Well after we moved, we changed churches and Ed started going with me. We were married in that church in 2013, and we seriously committed ourselves to the Lord. Ed admitted that when he was younger, he had wanted to preach, but was told that he didn’t have “the calling”. He also admitted that he also had been sexually abused as a child.
As for my stepfather, he died in 1985 at the age of 47. I eventually learned that I was not his only victim, that there were at least three more. I’ll be talking about that more in up coming posts, or as much as I can. I will tell you that to the later victims, I was painted as that perfect child. Now I wonder what really happened to those kids he told me were so perfect.
My second husband (the father of my two younger children) died in 2016 from a massive heart attack.
My oldest son is serving a nine year sentence in prison for robbery. He has a diagnosis of Bi Polar as well as an addiction to alcohol and meth. At this point, he’s spent half of his life incarcerated in one way or another, but it looks like God is dealing with him as well, and we will leave him in God’s hands.
My middle son is living with us after going through some serious financial difficulties. He struggles with some addictions too, but he has also committed his life to the Lord.
My baby girl is 18, and is learning voice acting. We daily pray that she too will answer the Lord’s call.
God started dealing with both Ed and I to take all the head knowledge we had about His word, and let Him turn it to heart knowledge. Thanks to a couple of opportunities to go to Women of Faith conferences, I was introduced to the writings of Christine Caine and Sheila Walsh, two lovely women who understand about deep wounds.
God used those women to show me that I had to open up and let Him show me all my broken places, so that I can give them to Him for healing. They also showed me how to take God at His word; to trust His Word because it is TRUTH! That hasn’t been easy, and it is still a work in progress, but every day I wake knowing I have a heavenly father who loves me, and works all things together for my good.
God is leading Ed through his own journey of healing, and like me, he takes baby steps.
Abused children have trust issues and I was no different. Although intellectually I always believed in Jesus, and knew what the Bible said was true, I thought maybe it wasn’t true for me because I had screwed up so badly. That maybe I had blown it. In my 20’s and early 30’s, I used to have horrible nightmares about demons chasing me. In the dream when I would try to call out to Jesus, the demons would laugh and say that he wouldn’t help someone like me. I had horrible anxiety and if I was alone, I had to sleep with all the lights on. Then something happened that, in a matter of seconds, let me know the truth, and it has made me free indeed.
Four years ago this last August, we were moving to our current house, which as a little over an hour away from where we lived before. Using Ed’s truck, my son Kyle’s car and a car I had borrowed from a friend, we had packed up another load to take to the new house, and were ready to head out. As I started down the driveway to my car, I had an odd sensation of something hitting me from behind. When it hit me again, it knew what it was and then everything slowed way down as I felt myself falling under Kyle’s car (he hadn’t seen me and was backing down the driveway). Automatically, I cried out to Jesus to help me. It was all I could say, and I don’t even know if I was saying it out loud. I felt a tire start over my hip and stomach and as I vomited, the car stopped, and I heard Ed say “Your mother! Don’t move until I tell you!”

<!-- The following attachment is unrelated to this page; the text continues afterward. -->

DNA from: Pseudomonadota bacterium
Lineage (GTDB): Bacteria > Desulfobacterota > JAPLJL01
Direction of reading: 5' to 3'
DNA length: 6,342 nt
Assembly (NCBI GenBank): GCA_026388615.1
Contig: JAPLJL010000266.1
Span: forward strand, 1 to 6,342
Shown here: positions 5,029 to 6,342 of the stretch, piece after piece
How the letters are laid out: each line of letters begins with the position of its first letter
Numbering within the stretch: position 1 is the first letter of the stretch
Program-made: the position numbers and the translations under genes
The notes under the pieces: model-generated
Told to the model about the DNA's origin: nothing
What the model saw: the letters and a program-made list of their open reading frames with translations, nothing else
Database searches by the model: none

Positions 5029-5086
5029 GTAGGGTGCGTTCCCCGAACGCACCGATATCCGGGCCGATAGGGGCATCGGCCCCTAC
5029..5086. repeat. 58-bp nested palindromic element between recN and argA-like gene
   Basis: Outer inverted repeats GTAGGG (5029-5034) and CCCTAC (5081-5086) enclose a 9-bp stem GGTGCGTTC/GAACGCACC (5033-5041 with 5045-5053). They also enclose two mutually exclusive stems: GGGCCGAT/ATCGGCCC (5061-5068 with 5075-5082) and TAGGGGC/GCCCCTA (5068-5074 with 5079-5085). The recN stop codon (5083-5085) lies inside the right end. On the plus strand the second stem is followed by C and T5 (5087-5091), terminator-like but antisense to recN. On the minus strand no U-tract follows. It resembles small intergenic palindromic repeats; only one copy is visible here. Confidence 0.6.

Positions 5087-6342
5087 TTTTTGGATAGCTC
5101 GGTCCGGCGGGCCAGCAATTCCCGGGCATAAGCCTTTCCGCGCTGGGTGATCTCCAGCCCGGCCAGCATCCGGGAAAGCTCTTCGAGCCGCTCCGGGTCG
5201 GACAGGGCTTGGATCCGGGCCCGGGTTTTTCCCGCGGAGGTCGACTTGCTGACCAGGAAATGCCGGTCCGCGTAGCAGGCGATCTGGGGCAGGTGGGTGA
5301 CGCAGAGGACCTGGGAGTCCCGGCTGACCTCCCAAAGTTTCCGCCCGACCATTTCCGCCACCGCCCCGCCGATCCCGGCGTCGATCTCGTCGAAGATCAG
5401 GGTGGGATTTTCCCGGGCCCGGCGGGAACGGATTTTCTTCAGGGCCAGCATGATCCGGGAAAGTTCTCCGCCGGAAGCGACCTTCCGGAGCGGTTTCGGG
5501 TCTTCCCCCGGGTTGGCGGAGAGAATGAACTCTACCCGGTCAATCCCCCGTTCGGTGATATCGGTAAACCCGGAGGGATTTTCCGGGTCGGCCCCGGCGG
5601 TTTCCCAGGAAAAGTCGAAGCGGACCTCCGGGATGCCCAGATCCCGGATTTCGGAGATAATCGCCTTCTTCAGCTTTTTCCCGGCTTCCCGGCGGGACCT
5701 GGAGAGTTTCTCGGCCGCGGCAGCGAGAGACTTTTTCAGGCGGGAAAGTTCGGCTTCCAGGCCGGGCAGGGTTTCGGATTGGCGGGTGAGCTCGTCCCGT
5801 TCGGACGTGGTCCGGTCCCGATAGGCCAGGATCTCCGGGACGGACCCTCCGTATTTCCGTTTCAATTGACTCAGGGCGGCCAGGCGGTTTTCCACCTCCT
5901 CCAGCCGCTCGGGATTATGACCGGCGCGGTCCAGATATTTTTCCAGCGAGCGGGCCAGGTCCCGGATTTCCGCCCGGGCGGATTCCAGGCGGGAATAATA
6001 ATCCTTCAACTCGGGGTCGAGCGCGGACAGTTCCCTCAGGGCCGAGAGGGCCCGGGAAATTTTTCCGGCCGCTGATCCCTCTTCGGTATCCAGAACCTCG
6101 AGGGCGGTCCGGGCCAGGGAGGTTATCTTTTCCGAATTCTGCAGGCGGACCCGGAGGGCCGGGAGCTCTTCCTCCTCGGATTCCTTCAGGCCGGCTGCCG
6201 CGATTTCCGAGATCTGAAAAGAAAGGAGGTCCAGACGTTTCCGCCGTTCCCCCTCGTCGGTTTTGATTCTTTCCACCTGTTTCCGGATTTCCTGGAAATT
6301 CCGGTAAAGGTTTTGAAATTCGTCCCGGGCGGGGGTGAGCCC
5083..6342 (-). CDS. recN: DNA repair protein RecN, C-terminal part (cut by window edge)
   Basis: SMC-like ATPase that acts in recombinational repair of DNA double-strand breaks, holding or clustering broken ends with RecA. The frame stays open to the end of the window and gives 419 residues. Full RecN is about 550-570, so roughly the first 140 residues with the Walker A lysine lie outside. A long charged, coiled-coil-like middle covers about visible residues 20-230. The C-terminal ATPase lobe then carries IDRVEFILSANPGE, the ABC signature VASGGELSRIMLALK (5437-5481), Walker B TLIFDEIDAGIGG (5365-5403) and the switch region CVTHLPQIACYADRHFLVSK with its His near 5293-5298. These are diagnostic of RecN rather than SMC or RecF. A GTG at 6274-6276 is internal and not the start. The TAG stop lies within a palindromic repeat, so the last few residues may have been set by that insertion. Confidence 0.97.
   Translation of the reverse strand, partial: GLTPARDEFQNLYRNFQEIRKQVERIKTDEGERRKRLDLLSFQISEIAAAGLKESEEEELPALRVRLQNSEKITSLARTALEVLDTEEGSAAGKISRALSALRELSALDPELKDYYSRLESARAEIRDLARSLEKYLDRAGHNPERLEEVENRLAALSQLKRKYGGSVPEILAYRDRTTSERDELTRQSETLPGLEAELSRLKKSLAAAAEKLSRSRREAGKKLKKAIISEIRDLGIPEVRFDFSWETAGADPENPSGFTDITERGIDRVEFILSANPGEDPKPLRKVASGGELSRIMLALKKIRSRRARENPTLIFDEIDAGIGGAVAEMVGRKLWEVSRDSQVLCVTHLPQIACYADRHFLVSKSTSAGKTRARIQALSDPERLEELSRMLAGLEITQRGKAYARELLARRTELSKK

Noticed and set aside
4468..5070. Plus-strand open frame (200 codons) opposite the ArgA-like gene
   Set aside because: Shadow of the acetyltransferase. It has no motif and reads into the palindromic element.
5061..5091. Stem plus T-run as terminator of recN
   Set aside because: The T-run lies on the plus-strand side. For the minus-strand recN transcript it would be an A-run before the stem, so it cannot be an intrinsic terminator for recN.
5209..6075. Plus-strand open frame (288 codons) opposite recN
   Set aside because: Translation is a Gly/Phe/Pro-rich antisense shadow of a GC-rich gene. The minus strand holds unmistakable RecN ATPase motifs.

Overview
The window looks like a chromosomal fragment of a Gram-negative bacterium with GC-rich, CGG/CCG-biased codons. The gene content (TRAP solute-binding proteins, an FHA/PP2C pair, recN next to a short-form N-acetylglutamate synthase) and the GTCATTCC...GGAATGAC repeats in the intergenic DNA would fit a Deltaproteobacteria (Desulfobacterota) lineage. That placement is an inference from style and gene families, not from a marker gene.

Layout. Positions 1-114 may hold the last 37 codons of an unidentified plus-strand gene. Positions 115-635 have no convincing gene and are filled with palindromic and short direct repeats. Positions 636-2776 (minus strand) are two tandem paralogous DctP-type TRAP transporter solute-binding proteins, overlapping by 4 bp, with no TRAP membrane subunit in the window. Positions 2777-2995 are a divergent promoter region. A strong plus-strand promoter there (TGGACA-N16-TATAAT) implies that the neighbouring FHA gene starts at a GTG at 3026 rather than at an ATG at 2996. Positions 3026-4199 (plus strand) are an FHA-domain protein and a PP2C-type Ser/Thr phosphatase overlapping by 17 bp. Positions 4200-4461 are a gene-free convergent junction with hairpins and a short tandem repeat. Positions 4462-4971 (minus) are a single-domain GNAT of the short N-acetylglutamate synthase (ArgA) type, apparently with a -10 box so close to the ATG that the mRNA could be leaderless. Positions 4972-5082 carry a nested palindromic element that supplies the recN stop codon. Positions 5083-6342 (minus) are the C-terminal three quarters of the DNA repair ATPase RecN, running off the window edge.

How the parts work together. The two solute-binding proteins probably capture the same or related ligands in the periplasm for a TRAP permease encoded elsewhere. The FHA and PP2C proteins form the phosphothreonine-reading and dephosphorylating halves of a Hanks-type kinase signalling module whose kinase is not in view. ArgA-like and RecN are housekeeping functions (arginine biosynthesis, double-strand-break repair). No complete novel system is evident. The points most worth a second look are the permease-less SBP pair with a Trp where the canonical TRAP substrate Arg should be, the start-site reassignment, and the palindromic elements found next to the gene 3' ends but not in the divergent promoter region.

I would find out later that poor Ed had seen the whole thing, and as he fought to get out of his truck time slowed for him too. He yelled at Kyle to stop and Kyle asked what he had hit, hence the response “Your mother!”
When Ed found me, I told him to “get it off me”, and he had Kyle pull forward. After a trip to the ER, I was released with no broken bones or other internal injuries. We would find out later that I had some really deep tissue bruising, which took about six months to heal. A few weeks later, I would go see my regular doctor who kept telling me I was really lucky. I told him it wasn’t luck; it was the Lord. He saved my life that day, and He told me that I am His!
I sought the Lord, and He heard me and delivered me from all my fears. (Psalm 34:4)
So why am I telling you all this?
But Joseph said to them, “Don’t be afraid. Am I in the place of God? You intended to harm me, but God intended it for good to accomplish what is now being done, the saving of many lives (Gen 50:19-20)
I believe that child sexual abuse is one of satan’s biggest weapons. He uses it to destroy the faith and trust that is so inherent in children, which then leads to broken adults (even the one’s who act like everything is fine).
If anyone causes one of these little ones—those who believe in me—to stumble, it would be better for them to have a large millstone hung around their neck and to be drowned in the depths of the sea. (Matt 18:6)
So, I can bury it and pretend it didn’t happen or say that it “doesn’t define me” or that “I don’t think about it”, or a couple million other things that I’ve heard people say, and let it keep right on happening to other children, or I can say, “Yes! This happened to me! Yes! It’s terrible! Yes, it damaged my trust and filled me with shame, but you know what? God is bigger, and He can use all those terrible things that happened to me to work together for my good and for His glory! He can use my story to reach other people for Him. He can use my story to open other eyes to the very real epidemic of child sexual abuse. He can use my story to reach out to other hurting women (and men) in His church to bring true healing.”
So why would I be quiet?